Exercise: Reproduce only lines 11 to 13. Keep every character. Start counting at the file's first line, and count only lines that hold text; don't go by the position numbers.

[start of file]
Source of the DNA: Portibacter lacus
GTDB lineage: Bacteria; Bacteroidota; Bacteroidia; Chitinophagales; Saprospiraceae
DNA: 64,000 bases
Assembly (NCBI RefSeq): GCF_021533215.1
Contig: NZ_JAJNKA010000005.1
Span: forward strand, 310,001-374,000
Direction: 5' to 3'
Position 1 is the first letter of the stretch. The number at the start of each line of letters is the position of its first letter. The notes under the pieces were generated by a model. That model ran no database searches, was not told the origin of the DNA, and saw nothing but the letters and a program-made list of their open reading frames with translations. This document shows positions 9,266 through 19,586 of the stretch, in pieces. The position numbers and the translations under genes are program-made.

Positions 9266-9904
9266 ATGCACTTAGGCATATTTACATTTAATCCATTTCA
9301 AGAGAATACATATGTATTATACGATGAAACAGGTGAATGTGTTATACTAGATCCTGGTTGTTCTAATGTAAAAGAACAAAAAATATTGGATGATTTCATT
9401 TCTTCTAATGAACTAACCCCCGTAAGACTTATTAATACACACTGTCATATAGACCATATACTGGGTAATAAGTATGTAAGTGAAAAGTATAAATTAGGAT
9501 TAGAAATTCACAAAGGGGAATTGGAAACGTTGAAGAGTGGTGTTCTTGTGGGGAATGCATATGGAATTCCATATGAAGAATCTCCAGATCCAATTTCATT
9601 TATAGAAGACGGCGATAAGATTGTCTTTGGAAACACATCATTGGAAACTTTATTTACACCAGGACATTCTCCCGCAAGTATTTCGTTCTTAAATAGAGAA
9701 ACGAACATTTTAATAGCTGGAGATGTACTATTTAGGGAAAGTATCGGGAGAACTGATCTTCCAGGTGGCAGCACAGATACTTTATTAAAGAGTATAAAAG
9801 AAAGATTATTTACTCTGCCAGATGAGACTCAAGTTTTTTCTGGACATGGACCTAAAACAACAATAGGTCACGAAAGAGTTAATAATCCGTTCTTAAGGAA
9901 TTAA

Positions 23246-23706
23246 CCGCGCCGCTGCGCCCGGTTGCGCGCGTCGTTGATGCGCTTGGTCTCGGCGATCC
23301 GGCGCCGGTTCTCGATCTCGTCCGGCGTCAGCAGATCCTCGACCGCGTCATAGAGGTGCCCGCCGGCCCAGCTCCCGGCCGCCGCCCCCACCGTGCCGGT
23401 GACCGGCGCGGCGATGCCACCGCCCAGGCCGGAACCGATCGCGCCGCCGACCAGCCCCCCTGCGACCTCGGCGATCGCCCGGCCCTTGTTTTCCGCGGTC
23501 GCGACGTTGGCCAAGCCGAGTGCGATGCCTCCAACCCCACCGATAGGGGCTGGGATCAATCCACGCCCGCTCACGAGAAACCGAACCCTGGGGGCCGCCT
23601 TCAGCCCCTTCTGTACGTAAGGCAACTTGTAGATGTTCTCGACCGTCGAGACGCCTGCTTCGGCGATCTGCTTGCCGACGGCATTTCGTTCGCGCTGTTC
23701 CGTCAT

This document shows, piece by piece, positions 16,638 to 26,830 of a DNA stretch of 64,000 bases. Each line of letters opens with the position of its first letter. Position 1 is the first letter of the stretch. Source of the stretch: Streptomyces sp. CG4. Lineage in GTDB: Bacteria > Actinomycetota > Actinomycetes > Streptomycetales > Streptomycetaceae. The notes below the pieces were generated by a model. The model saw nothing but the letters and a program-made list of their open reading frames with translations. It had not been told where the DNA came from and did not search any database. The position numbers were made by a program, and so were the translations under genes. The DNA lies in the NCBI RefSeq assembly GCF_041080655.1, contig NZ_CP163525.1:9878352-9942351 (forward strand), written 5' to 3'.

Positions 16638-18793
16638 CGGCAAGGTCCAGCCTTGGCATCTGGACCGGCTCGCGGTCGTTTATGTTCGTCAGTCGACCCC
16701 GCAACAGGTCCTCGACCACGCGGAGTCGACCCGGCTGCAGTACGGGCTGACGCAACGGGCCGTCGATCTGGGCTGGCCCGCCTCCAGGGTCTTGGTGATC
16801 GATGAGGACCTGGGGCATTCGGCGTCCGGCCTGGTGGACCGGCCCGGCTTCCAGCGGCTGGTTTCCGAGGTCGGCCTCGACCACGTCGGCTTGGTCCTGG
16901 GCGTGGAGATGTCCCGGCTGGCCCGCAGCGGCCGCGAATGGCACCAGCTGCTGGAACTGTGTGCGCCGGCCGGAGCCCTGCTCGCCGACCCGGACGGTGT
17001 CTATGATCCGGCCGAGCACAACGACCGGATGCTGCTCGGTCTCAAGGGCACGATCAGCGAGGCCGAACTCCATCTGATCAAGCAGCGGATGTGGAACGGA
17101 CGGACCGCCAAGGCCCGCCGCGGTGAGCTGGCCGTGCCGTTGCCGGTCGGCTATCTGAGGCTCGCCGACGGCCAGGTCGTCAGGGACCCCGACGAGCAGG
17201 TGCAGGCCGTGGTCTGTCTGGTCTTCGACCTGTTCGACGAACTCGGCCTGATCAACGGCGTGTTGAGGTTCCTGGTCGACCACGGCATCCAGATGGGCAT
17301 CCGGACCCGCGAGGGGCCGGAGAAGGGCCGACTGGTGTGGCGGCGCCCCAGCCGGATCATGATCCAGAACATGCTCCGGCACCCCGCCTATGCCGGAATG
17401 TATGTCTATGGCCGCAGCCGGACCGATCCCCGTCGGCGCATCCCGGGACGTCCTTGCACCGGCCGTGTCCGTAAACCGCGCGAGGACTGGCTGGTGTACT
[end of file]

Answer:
9301 AGAGAATACATATGTATTATACGATGAAACAGGTGAATGTGTTATACTAGATCCTGGTTGTTCTAATGTAAAAGAACAAAAAATATTGGATGATTTCATT
9401 TCTTCTAATGAACTAACCCCCGTAAGACTTATTAATACACACTGTCATATAGACCATATACTGGGTAATAAGTATGTAAGTGAAAAGTATAAATTAGGAT
9501 TAGAAATTCACAAAGGGGAATTGGAAACGTTGAAGAGTGGTGTTCTTGTGGGGAATGCATATGGAATTCCATATGAAGAATCTCCAGATCCAATTTCATT